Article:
This is personal, but it may just resonate….
I have had my fair share of injuries over 30 years of practising yoga, from hamstring tears, to sacroiliac pain, to knee issues. Injuries can be debilitating, however they can also be a huge learning curve both physically and emotionally if we allow them to be.
As I have taken time to recuperate and heal, I have gained therapeutic knowledge in the process which has matured my own personal practise, as well as evolved my teaching experience.
For about three years, I have had a recurring shoulder injury which I believed was originally caused by practising “108 sun salutations” for a charity yoga event. I now feel that for me, this was a very stupid thing to do.
Firstly I was practicing between two strong and fit male yoga teachers so my ego perhaps got the better of me. Secondly, I feel that a repetitive movement performed over and over again, especially as you start to tire, can make you lose awareness of correct muscular alignment.
Thirdly, and the main contributor for me, was that I was over 45 and at that stage of my life known as Pre-Menopausal. As a woman reaches a certain maturity in age, her oestrogen levels drop and the stress hormone cortisol can dominate. This can weaken, tire and tighten our muscles and joints, in some cases triggering a condition known as menopausal arthritis
Sun salutes, when practised repeatedly can create too much friction to the rotator cuff tendons and muscles (these are responsible for connecting the upper arm to the shoulder blade). While moving through this sequence, you are asking your shoulder joint to negotiate a delicate dance between flexion, extension, internal and external rotation, all whilst bearing weight. Then the tendon of the supraspinatus muscle gets sandwiched between the bones of the shoulder blade and the arm, consequently resulting in de-stabilizing the shoulder joint and causing impingement.
So this is exactly what happened to my shoulder a couple of days after the 108. I was performing an arm balance in my own personal practice, my shoulder already weakened and compromised, so it gave way. I literally felt something go and splat—fell flat on my face.
My injury began to improve after 18 months of honouring where my body was, working therapeutically with it and taking things easy, but then it reoccurred in August of last year. I continued to practise mindfully and carefully, but by November the pain became more intense. It was now was seriously affecting not just my yoga practice, but my sleep and ability to do mundane things in my everyday life, such as filling my kettle full of water, carrying shopping bags, changing gear in my car, even putting my coat on.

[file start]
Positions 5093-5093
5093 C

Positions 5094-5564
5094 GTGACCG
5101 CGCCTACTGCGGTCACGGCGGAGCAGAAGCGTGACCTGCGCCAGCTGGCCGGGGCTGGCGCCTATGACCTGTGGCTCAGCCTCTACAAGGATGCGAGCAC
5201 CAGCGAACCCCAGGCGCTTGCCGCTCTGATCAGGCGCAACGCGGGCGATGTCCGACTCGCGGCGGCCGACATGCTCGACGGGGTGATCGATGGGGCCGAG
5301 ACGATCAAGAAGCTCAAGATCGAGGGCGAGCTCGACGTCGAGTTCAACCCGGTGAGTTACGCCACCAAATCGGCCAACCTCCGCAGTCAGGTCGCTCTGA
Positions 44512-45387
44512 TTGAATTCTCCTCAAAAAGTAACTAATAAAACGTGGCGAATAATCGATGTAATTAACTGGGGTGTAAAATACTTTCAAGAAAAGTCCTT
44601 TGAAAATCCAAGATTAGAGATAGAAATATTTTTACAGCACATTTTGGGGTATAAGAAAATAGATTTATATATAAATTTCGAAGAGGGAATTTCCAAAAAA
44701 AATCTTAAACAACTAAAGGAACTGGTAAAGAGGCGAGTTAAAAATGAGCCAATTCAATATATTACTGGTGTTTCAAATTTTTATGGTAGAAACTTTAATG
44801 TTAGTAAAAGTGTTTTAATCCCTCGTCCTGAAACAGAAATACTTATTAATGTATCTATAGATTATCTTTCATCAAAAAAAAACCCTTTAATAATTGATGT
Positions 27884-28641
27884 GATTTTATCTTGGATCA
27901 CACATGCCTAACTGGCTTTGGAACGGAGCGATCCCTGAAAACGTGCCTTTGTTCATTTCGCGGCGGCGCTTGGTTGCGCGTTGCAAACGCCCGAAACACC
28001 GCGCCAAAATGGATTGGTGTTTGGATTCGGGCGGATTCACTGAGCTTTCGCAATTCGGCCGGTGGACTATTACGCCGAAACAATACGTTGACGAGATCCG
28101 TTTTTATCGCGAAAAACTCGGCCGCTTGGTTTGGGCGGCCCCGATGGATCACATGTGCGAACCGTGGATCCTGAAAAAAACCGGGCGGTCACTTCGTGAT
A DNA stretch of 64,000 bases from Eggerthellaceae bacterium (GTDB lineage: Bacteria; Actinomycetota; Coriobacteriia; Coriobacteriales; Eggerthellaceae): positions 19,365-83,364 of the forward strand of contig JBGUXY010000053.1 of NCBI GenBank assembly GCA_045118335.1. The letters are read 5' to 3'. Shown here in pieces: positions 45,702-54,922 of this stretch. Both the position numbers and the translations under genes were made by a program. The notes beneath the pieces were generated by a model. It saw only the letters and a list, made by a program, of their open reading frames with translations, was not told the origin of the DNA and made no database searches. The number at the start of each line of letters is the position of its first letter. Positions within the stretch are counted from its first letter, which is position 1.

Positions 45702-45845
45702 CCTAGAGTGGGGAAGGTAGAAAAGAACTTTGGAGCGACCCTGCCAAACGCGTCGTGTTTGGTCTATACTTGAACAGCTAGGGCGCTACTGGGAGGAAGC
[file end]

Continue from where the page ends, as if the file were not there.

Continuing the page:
Yoga is my everything, it is the one thing that always puts me back together again and helps me find my way in this world. And I had always taken this for granted. Due to my shoulder discomfort, yoga was fast becoming just my job.
Coming to my mat felt like a chore—I practised enough to be able to teach well, but I seemed to have lost my yoga soul.
This latest injury was unforgiving and perhaps a wake-up call about accepting that my body is changing and that I can no longer practice in the way that I always had: without fear, playfully, painlessly and with true passion. When our bodies are physically compromised, how can we continue to move, stay limber, strong, and maintain a connection to our asana practice so that we continue to stay open-minded and grow as yogis and students?
The word Yoga means to yoke—the mind, body and spirit—I have always taught this and therefore was determined not to feel defeated or discouraged, so I sat with my shit and allowed my injury to unveil yet another layer of myself.
After all, I knew full well that yoga is not just about finding bliss and serenity after 90-minutes of vigorous vinyasa practice. It is not an escape from reality, but it actually it helps us deal with and work with the reality of right here, right now so that we open our eyes, continue to move forward and see things differently.
This is my yoga now. I’m motivated to make the effort to learn what I can, do what I can and let go of what does not serve me. Like all things, this will take work, dedication, time and an honest desire to let go. I know that I have to honour where I am right now in my life, stop pushing myself, reduce my busy teaching schedule, rest more, respect my body more and give myself time to heal.
For three months now, I have been teaching and practising modified vinyasa flow sequences, sometimes without any sun salutations, which so often are used to hold together the sequence. I see this as a new process of self discovery and it has actually made me more creative and inventive when devising my routines. My focus for my home practice includes more meditation, pranayama, somatic and restorative yoga, all of which are so very nourishing to my mind, body and soul at this period in my life.
This challenge and experience has inevitably changed me and added an extra bow to my teaching and to the ongoing shifts that need to occur in order for me to grow as a person and a teacher. The most wonderful thing is that I’m falling back in love with yoga again.
This is the absolute beauty of yoga in action—it wakes up residues that have been lying dormant within us, so that we can reflect on where we want to place our energy in the future. Because in the words of the wise sage Patanjali, “Unnecessary suffering must be avoided.”
From now on this will be my daily mantra:
“I Love You. I’m Sorry. Forgive Me. Thank You.” ~ Dr. Joe Vitale (Ho’oponopono)
Author: Brigitte Riley
Editor: Nicole Cameron
Image: Author’s own
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